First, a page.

With the continued rise of the use of social media and increasing number of digital platforms, consumers now have a very different expectation about how businesses engage with them.
Your customers expect to be able to interact with you on a more personal level. They expect speedy response times, understanding, positive action and to be left with the feeling that their custom is valued.
The blend of digital and human interaction means that communication cannot be truly standardised – but your customer service must be nothing less than top notch.
How can you make sure that happens, when you can’t oversee every move?
It’s simple. To make sure you achieve the levels of success set out in your vision and strategy make sure everyone in the business is aligned and you are pulling in the same direction. This is where your company culture becomes vital to success.
Company culture, what is it?
Investopedia defines ‘company culture’ as the beliefs and behaviours that determine how your employees and management interact and how they handle business interactions. A company culture usually evolves over time, and it sets the tone for your everyday working environment.
Obviously, the first step to designing an inspiring company culture is understanding the way your company wishes to engage with your customers and employees. This will be influenced by your brand values, your target market and your overall business objectives.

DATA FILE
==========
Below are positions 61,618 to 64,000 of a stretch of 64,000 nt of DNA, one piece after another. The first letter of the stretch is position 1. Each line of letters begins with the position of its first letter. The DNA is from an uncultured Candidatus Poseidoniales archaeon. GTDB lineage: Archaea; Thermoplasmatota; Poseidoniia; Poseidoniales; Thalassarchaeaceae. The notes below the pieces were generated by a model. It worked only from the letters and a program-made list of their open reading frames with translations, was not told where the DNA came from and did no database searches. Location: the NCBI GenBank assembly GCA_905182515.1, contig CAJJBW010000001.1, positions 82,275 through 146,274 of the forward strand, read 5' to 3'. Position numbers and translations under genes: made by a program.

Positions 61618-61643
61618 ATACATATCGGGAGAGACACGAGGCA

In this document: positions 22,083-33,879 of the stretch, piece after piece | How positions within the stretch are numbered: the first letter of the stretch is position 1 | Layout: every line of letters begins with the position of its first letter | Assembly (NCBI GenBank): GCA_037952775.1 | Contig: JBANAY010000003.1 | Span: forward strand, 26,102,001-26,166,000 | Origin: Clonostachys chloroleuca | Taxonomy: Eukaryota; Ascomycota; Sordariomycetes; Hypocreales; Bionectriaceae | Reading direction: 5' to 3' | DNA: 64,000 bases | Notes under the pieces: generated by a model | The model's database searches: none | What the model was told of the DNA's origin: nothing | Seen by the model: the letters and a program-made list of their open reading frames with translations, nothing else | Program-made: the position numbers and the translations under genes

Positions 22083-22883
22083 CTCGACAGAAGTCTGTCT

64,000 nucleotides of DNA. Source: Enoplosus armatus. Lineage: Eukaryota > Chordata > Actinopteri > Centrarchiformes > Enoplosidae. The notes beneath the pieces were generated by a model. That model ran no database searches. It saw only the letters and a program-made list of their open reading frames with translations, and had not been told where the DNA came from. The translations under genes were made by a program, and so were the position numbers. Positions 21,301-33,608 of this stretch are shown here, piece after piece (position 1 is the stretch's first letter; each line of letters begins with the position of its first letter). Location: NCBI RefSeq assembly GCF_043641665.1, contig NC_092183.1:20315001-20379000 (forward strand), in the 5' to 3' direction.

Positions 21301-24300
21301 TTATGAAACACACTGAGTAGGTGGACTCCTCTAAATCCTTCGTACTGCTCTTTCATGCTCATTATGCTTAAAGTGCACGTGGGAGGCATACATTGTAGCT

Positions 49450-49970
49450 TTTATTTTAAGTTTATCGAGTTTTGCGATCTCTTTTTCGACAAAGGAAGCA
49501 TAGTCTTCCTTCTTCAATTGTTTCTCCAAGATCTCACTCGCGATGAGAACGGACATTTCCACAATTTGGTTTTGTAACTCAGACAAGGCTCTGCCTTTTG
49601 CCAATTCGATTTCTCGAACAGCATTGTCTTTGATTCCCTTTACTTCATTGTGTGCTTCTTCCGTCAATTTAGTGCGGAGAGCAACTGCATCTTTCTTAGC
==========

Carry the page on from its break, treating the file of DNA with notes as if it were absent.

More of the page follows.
A few tips for creating the culture you desire are:
● Lead the way for your employees to follow.
● Make your organisation’s priorities and goals clear.
● Encourage open and honest communication at every level.
● Put your people first. To create a positive working ethos, your team needs positive experiences and to feel valued.
The next step is about understanding how your culture influences the kind of people you need in your business.
You need to look at more than just the skills they bring to the table. Creating a culture that inspires people to be engaged, fulfilled and innovative comes from a deeper understanding of their values.
Someone may have the right skills, qualifications, and experience for a particular role, but if your environment, behaviours and attitudes aren’t aligned to their values, their performance, productivity and level of engagement will be affected.
This can seriously impact your bottom line. Studies show that engaged employees are more productive. In fact, Gallup estimates that actively disengaged employees cost the U.S around $500 billion each year.
Understanding your culture and the values of potential employees is a key component to successful recruitment. We work with scale up organisations who value their employees and who are creating company cultures that people want to be part of.
In our next post we will provide you with a practical exercise that you can do with your team that will enable you to identify your company culture, your values and communicate this to potential new employees as part of your recruitment process. This is something we have done for a number of our clients.
If you would like to discuss recruiting people for your scale up and you have an awesome culture call us on 0203 034 0420 or email email@example.com.